Public speakers, politicians, and professors.
All of these careers have one thing in common: they must be excellent communicators.
Imagine a public speaker stumbling over their presentation, a politician stammering under pressure, or a professor unable to answer a student’s question. These results could spell disaster.
So why should you, a chief security officer, care about your communication skills? After all, your only concern should be security, right?
It’s no joke that the techies have a reputation for poor social skills. But as jobs that require both math and social skills continue to grow while technical-only jobs decline or stagnate, these interpersonal skills are in high demand. Being able to interact and communicate with fellow humans will increasingly determine not only who stays and who goes, but who has the potential to lead a team or a company to success. Not to mention, social skills are becoming a key factor in whether or not you’re hired in the first place.
But for a CSO operating in the high-stakes realm of cybersecurity, communication can decide so much more.
Below, we’ll walk through why communication is so important for CSOs as well as tips and tricks you can use right now to do it even better.
Communicating with your peers
CSOs still struggle for acceptance amongst their C-suite peers, meaning they’re often left out of important meetings and decisions. This results in business priorities missing necessary security elements, and thus being weaker.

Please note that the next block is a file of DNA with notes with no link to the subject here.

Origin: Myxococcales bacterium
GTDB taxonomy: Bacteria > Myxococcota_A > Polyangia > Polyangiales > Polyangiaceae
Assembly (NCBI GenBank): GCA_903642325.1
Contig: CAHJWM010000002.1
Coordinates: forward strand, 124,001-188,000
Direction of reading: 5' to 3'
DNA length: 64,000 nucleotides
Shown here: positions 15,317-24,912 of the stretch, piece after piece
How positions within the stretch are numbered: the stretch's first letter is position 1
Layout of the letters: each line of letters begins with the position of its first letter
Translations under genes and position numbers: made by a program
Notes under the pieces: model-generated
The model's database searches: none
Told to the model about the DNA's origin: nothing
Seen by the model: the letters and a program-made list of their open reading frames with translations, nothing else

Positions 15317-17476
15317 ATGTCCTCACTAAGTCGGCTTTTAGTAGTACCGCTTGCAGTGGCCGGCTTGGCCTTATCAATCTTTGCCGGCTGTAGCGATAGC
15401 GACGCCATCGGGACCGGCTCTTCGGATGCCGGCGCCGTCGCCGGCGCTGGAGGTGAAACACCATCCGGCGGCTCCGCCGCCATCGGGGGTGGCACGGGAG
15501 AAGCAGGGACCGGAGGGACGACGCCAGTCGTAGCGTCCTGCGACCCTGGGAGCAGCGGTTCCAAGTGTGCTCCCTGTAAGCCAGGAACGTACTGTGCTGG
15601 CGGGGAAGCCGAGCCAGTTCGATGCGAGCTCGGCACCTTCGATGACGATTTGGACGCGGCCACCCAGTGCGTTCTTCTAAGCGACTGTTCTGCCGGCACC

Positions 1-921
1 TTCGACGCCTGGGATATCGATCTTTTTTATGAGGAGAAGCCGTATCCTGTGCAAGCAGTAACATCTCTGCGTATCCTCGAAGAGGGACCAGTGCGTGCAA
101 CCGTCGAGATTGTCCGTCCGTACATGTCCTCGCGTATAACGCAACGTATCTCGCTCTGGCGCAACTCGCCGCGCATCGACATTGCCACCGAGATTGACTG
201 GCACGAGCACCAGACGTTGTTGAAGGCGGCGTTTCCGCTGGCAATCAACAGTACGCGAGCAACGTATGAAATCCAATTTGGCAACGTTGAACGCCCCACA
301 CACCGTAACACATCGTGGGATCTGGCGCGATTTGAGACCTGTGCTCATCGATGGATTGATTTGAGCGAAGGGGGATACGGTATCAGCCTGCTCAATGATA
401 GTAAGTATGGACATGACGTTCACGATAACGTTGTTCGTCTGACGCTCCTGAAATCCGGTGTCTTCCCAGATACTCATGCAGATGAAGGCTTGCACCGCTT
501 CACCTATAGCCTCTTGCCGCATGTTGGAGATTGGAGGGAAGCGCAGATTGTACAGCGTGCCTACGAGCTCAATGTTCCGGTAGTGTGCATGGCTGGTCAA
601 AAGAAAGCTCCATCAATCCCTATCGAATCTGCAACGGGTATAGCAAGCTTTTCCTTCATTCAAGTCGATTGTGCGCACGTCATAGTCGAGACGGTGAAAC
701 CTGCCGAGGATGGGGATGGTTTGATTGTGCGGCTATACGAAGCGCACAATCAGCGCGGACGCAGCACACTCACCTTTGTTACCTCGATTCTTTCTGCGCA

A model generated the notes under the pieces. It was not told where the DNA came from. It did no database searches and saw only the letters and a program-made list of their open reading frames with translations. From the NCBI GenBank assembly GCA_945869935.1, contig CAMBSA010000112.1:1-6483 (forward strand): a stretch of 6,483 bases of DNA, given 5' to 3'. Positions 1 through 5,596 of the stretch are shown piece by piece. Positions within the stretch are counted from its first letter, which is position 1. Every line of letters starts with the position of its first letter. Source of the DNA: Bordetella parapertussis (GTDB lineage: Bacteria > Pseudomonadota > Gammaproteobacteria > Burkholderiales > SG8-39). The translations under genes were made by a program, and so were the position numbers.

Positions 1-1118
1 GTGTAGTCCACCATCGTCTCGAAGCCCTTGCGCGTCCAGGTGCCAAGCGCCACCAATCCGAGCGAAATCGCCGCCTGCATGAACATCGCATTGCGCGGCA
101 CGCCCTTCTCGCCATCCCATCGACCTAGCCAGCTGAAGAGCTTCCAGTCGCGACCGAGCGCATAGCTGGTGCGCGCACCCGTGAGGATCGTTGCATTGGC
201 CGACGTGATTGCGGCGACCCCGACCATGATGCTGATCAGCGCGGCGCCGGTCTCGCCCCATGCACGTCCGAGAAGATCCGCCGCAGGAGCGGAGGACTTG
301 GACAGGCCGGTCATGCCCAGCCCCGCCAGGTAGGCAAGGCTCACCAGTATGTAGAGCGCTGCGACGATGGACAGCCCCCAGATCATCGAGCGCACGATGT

Let’s put this into perspective: the total cost of containing one data breach is estimated to be around $3.8 million, having increased by 23% since 2013. So if CSOs aren’t in on these conversations, you can predict your business will be paying the price (perhaps multiple times) in the near future.
But as a communicative CSO, you can diminish your vulnerability by asserting yourself in these meetings and informing your C-suite peers why security shouldn’t just be an IT issue, but should align with all the business’s goals.
“[I]f a company’s task is ‘selling shoes online,’” Ted Schlein states, “it’s the CSO’s job to tell the company that the task is now ‘selling shoes online securely’ and to get the company moving quickly in that direction.”
A CSO’s role, then, should extend beyond reporting to just the CIO, and instead directly to the CEO so the CEO understands the connection between business risk and cybersecurity.
“If senior executives do not have visibility into the company’s security posture, then that’s a bad thing,” Jacob Olcott, principal consultant on cybersecurity at Good Harbor Security Risk Management, tells CSO Online.
Without a direct link to the CEO, senior management isn’t as aware of constant, pressing security threats, resulting in these security conversations happening after the fact, costing your business customers and capital.
Your role as a CSO, then, shouldn’t be an emergency responder alone, but also a proactive protector and influencer.
So how do you do become a proactive protector and influencer?
For example, you know that security is more than just buying a network security software system, and it should be baked into everything the business does. So when making your point, don’t bog executives down in IT jargon or unnecessary information. Explain to them only what they need to know and emphasize the connection between business goals and security.